The vibrato too should be smaller. Flutists with a light, internal, spinning vibrato will adapt much more easily to the piccolo than those with a thicker, slower, fuller vibrato. Again, students should relate the piccolo vibrato to the appropriate vibrato in the same register on the flute, and consider that vibrato exists within the sound. Since the airstream and tonal resonance on the piccolo is smaller than on the flute, a much narrower vibrato should be used in order to fit inside the sound.
Perhaps most crucially, a flutist who aspires to the piccolo chair should have a good grasp of intonation on the flute, and the ability to make subtle changes to correct the pitch. The piccolo is often out of tune as a function of its place atop the whole harmonic series; the frequency of A=440 is actually 880 or 1760 once you get to the octave of the piccolo, so any discrepancies in intonation are quickly magnified. A piccolo player often makes small adjustments to correct the pitch. It is highly advisable that piccolo players make a pitch tendency chart for their instrument with a tuner. A student should note which pitches have different tendencies from the flute. In tricky intonation tangles, it can be extremely helpful to have a concept of what the problem might be and to remember how much adjustment that note typically requires. A flutist who already has a natural ear for intonation will be able to make these corrections subtly and without over-analyzing the situation.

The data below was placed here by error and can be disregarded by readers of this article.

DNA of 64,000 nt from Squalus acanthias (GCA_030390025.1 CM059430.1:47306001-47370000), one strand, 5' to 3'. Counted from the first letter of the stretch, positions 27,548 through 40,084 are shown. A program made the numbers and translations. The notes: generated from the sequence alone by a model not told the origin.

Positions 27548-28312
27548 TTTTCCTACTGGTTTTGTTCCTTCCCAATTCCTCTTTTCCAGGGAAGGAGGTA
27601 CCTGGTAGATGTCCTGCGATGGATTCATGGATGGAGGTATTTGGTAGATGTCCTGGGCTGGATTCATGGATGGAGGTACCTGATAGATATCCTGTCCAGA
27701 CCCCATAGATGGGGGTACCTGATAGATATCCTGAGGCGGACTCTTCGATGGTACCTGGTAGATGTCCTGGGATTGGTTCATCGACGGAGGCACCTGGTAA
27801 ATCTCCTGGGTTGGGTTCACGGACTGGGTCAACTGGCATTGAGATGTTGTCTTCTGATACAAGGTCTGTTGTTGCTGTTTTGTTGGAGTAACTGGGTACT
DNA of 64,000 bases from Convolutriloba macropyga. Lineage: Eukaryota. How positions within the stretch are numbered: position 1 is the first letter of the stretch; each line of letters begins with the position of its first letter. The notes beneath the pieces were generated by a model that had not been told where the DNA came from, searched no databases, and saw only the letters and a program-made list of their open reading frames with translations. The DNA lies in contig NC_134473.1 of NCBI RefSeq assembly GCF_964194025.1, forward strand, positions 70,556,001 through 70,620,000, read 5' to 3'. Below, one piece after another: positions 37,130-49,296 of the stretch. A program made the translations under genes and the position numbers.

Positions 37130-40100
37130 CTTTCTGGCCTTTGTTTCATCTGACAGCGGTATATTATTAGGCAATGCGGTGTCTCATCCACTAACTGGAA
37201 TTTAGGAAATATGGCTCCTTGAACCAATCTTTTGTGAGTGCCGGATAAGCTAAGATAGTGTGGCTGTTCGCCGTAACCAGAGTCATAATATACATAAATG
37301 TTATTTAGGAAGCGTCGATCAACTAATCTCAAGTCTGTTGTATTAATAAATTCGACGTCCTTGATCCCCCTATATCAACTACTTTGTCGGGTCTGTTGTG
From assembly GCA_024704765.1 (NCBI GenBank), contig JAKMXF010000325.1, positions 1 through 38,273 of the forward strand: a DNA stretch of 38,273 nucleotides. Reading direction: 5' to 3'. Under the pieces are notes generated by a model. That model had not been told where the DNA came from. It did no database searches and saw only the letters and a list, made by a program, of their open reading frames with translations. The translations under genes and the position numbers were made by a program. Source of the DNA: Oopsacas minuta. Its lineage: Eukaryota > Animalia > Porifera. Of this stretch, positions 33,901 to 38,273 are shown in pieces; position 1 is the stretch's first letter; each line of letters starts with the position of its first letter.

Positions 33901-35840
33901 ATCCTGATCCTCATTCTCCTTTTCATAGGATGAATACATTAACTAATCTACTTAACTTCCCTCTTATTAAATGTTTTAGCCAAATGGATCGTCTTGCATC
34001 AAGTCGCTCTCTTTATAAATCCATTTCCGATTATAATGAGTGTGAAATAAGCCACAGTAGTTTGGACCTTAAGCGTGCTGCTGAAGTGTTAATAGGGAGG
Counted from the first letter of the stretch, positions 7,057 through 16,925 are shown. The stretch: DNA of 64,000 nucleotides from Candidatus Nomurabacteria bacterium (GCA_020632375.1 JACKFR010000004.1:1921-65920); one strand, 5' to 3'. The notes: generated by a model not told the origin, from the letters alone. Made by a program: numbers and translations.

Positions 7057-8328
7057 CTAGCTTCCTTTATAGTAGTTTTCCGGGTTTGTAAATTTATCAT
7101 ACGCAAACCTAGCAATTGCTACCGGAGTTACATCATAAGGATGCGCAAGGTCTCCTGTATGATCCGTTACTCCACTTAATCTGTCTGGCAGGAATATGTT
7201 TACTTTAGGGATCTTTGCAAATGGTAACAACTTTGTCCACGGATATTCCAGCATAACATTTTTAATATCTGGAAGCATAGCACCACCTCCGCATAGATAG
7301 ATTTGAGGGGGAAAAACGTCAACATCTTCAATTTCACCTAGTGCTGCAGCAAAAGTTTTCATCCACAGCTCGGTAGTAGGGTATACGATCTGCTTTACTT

Metal, Resin, or Wood?
The type of piccolo someone is first exposed to will have a great effect on whether they enjoy playing the instrument and want to go further with it. There are two basic types of piccolos: cylindrical bore metal piccolos and conical bore wooden piccolos. Metal piccolos are great for beginners and for use in marching band because they are the least expensive ($200-$1000), most indestructible, and look most like the flute. However, they are also the shrillest and have inconsistent intonation. Conical bore wooden piccolos (made of Grenadilla or Cocus wood, like oboes and clarinets) are the standard in the professional world because they have a more consistent, flute-like tone throughout the range of the instrument, blend better with the other winds, and usually have better intonation. However, they are much more difficult to care for and are much more expensive ($2000-$8000).
A wooden piccolo should never be taken outside or used for marching band because it is prone to cracking. An excellent compromise is a plastic or wood composite model. These are durable, have a pleasant sound, are less expensive ($800-$1200), and provide a good bridge to a better instrument later on.
When I won my first job on piccolo, David Carroll, of the New York Philharmonic, told me he thought any great wind section was defined by its piccolo player. I found this very surprising, coming from a bassoonist, who was married to a world-famous principal flutist (my teacher, Jeanne Baxtresser). His point was that the piccolo is almost always audible, so a piccolo player adds something wonderful to the complexity and completeness of an ensemble’s sound. While every instrument adds its own crucial voice, the right person on piccolo will lend any band or orchestra a new polish and, quite literally, take the ensemble to a new high.